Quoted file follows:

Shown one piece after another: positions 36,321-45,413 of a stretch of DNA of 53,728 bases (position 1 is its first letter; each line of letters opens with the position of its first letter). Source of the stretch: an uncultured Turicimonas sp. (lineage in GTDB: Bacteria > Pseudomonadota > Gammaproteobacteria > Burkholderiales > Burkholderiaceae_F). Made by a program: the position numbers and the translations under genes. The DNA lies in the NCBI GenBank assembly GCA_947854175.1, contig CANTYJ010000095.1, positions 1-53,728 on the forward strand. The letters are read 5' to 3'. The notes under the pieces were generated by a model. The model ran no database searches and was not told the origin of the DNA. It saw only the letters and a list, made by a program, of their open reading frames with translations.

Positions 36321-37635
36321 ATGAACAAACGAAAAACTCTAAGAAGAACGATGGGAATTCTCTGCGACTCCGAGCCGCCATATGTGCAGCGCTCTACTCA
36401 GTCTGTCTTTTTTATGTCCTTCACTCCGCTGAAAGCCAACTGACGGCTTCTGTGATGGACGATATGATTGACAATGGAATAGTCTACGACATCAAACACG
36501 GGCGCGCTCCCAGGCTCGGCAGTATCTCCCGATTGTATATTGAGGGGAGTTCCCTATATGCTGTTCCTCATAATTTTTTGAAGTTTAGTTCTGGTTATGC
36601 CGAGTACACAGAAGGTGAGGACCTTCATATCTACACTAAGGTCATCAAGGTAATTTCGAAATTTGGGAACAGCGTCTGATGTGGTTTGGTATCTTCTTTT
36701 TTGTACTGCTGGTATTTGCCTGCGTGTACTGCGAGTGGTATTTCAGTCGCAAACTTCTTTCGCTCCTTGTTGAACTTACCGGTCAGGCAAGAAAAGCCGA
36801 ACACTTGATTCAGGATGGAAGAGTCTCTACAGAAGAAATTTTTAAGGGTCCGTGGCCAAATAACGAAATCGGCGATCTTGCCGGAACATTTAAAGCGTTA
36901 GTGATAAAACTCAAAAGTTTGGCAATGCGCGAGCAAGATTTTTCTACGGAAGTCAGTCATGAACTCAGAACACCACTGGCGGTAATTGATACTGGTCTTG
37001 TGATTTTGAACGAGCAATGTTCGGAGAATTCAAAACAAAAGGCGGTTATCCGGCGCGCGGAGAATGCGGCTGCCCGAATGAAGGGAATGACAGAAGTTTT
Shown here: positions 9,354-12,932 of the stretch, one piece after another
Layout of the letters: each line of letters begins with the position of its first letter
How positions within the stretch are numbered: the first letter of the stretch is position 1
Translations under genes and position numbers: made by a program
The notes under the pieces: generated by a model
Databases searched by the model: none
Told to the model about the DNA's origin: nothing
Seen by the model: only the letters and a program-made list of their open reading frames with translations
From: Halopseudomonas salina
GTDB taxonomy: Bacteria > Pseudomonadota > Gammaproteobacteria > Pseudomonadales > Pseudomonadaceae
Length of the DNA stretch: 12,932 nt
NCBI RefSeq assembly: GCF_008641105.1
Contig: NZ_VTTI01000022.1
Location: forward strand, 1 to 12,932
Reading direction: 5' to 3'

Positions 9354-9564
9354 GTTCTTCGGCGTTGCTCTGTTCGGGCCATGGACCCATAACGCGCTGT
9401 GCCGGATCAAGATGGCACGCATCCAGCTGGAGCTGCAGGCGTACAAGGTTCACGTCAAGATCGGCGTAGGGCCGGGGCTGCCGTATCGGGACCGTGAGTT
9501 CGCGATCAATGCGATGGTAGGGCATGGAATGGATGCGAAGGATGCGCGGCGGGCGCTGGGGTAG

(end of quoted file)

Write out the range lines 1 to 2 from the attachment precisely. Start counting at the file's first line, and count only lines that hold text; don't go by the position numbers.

Shown one piece after another: positions 36,321-45,413 of a stretch of DNA of 53,728 bases (position 1 is its first letter; each line of letters opens with the position of its first letter). Source of the stretch: an uncultured Turicimonas sp. (lineage in GTDB: Bacteria > Pseudomonadota > Gammaproteobacteria > Burkholderiales > Burkholderiaceae_F). Made by a program: the position numbers and the translations under genes. The DNA lies in the NCBI GenBank assembly GCA_947854175.1, contig CANTYJ010000095.1, positions 1-53,728 on the forward strand. The letters are read 5' to 3'. The notes under the pieces were generated by a model. The model ran no database searches and was not told the origin of the DNA. It saw only the letters and a list, made by a program, of their open reading frames with translations.

Positions 36321-37635